While I am not particularly pro-contraception and don't use any, I do think that a little latex is a lot better and different than a drug that completely alters chemical processes in the body rendering a woman unable to conceive, and should she, unable to carry it out. I get what you are saying about "means" though and they are just as important as motives.

"The road to hell is paved in good intentions..."

Pr. David Rufner said...

Jeremy, welcome to the blog. Good question - and I can't blame you for not passing it up. Would she be offended? Simply put, YES. Unless one of the other of us were sick and we did refrain from smooching in order to protect each other (as pointed out by Eric). That is the very point where the analogy, as also pointed out by Eric, breaks down - and beautifully so if you ask me. I rightly protect my wife from sickness. But her fertility can hardly be seen as sickness or something that we would do well to "protect" each other from. Yet contraceptives confess that very thing: a need to protect ourselves and our marriage from each other and that which our Lord has called very good.

Caspar has very helpfully pointed out more than once on this blog, and on his own blog that we may in extreme instances use contraceptives when forced to pick the "lesser evil". What we see in fact, is a commendation for the married to use contraceptives for their perceived greater good.

Eric, I agree that the example ultimately does not ring true but hold that where it does break down it does so beautifully. The example was just that, however, an example. What of recapturing a Theology of the Body, and an examination of the means we use to serve our stated goals within our marriages that already profess a particular Theology of the Body?

Jeremy said...

Caspar:
We are 6 weeks, 1 day from the due date. It's getting pretty exciting around here. We're both a bit nervous.

David:
Finally! Somebody in the blogosphere who can take a joke. I half-expected an angry retort to my comment. Of course, that probably means I shouldn't have made it.

I guess I just going to have to be patient until you all get to point 3 and make the case that NFP and contraception are different. I just don't see it.

jconner said...

Dave,

Thanks for you post. You have brought up the key to this discussion. The question is not simply “What is the motive?” (although this is obviously important), but “What means are used?” as well.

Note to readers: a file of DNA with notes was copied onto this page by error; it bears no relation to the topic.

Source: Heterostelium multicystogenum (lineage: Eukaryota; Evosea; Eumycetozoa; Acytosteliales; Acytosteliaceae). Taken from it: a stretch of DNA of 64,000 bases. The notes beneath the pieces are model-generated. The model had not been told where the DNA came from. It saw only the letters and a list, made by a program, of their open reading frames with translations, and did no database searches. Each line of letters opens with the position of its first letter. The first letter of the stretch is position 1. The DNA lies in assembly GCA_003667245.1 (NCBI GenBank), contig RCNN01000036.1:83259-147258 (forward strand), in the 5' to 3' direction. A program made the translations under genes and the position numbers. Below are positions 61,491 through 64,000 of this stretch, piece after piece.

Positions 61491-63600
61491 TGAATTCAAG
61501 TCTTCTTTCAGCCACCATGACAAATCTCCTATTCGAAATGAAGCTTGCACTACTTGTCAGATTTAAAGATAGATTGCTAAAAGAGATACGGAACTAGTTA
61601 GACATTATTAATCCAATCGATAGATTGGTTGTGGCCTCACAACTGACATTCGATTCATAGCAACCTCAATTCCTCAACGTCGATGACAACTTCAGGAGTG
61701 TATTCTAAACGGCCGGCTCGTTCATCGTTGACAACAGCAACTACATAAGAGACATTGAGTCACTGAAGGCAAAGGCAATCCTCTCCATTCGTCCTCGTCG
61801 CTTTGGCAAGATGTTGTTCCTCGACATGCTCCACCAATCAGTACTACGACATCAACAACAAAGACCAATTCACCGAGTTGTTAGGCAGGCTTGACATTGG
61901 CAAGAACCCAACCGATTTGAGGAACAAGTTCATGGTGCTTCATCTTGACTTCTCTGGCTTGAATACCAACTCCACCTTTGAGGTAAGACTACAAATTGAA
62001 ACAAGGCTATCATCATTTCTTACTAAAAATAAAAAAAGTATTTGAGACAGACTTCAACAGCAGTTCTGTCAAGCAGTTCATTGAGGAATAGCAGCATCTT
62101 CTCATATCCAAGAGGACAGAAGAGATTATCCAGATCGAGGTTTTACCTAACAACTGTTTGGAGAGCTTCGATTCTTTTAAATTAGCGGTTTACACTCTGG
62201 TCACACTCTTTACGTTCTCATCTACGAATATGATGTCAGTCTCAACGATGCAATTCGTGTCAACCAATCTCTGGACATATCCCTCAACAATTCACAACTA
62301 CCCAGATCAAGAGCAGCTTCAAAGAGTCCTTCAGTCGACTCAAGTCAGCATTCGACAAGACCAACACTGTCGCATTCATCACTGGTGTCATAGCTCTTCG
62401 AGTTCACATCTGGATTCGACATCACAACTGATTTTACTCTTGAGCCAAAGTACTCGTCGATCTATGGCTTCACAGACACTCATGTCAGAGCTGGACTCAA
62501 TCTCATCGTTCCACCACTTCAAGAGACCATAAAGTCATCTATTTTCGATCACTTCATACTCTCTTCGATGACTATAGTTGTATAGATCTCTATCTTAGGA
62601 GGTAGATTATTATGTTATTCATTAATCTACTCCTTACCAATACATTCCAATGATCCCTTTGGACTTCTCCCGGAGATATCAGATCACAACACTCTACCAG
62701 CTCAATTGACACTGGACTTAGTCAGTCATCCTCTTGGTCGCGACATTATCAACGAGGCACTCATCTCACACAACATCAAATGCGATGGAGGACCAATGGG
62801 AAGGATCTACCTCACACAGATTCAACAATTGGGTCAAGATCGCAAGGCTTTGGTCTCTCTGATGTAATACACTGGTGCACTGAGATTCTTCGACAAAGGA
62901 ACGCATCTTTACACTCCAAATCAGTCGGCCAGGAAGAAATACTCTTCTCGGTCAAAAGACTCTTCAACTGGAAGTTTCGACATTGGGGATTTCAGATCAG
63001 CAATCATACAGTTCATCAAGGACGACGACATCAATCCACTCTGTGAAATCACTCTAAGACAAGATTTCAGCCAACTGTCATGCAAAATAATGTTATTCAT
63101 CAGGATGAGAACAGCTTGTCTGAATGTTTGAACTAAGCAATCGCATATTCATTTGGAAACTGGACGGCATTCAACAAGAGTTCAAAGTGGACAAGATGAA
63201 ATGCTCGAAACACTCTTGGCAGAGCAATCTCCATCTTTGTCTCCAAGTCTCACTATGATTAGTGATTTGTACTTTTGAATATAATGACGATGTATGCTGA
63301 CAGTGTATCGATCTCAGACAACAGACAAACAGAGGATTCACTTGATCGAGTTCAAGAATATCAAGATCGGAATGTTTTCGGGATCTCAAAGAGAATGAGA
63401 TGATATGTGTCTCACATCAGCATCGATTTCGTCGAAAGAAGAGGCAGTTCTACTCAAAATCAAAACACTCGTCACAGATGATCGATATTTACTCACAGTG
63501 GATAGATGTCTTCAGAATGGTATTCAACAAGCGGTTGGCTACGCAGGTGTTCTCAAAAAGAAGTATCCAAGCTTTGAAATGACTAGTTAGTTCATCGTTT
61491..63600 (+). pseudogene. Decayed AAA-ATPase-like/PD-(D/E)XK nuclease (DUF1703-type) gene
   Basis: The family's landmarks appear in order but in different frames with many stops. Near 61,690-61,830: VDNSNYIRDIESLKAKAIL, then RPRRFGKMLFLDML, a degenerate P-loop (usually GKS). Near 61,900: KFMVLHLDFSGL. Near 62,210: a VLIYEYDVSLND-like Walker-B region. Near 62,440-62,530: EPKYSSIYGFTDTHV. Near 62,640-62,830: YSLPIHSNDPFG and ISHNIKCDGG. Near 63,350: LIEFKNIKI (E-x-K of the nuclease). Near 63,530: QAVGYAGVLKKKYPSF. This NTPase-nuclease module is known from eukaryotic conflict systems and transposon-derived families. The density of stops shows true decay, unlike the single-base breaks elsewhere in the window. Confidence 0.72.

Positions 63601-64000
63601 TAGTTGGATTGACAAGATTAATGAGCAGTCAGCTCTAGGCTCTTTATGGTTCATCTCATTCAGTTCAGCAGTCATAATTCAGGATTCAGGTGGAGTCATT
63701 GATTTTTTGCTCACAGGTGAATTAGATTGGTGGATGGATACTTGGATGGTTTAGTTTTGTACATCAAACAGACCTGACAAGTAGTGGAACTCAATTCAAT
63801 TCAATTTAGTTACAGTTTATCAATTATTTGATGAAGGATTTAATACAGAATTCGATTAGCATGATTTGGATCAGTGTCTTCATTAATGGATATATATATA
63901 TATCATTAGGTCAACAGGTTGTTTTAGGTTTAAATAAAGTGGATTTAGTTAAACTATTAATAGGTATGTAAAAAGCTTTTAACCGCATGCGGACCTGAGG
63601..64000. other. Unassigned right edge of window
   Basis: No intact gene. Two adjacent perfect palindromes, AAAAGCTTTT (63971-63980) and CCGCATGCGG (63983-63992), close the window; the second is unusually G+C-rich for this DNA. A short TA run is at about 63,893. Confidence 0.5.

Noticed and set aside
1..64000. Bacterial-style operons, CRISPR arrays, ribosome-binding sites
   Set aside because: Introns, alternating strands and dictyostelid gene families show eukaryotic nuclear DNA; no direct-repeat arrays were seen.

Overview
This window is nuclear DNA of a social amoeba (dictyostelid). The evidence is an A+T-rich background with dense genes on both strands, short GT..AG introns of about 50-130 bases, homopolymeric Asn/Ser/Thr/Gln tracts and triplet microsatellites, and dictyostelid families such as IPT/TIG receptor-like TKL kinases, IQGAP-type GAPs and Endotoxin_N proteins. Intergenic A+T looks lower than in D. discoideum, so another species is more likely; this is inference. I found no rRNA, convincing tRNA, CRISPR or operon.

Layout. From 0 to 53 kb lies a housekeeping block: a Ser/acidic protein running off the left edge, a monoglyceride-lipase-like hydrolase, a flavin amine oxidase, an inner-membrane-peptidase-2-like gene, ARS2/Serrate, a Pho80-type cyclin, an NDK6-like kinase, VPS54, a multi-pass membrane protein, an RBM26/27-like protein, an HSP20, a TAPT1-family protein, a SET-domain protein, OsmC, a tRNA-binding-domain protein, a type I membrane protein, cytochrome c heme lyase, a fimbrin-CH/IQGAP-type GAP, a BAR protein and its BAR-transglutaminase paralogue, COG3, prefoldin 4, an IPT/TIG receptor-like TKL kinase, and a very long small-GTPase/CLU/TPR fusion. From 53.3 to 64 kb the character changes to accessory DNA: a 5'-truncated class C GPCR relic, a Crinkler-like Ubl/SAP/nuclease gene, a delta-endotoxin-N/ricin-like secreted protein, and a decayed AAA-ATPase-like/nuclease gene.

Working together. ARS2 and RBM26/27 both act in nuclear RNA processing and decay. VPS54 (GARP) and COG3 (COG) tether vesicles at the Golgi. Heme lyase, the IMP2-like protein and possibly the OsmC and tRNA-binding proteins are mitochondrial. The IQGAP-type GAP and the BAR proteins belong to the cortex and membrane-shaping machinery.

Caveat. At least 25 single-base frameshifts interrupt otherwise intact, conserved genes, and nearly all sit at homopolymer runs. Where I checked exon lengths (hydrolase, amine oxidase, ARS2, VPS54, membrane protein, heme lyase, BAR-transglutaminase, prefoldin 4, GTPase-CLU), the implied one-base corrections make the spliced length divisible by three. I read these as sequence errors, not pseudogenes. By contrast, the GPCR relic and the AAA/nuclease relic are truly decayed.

I see a great difference between the means of barrier methods and the means of NFP. Yes, the end result may be the same: a child is not conceived, but the means to that end are quite different.

When a couple who is contracepting engages in sex, they actively separate the procreative good of marriage (and I would argue the “unitive” good as well) from sex. A couple using NFP, however, does not actively separate the procreative good of marriage from sex but, simply abstains from sex. Again, the end result may be the same (as may be the motive, which must be addressed later), but that’s not the point of discussion right now. In other words, the reason people use NFP or contraceptives is not being discussed at this particular point. The point for now is the means. The means used matters. This is what I meant in an earlier post when I said _ NFP (as a means) is never contraceptive_.

JConner

Eric Phillips said...

David,

Even if it breaks down "beautifully," it ends up not working. You can't maintain the argument in this post. If you want to argue that fertility isn't something we should be protecting ourselves from, go for it, but that's a different argument, and even if you can prove it, it won't prop this one up. Whatever differences there are between preventing a cold and preventing a pregnancy, there is a similarity that remains: the barrier is used to prevent a result that husband and wife agree they do not currently desire.

Elihu, the young said...

If true good works are about motive, then woe to us. I'd rather be judged on my outward deeds than on what's in my heart. And twice be that woe to the pastor who says "God looks at the heart" as if it were a word of Gospel, for in the heart of man is little other than deceit.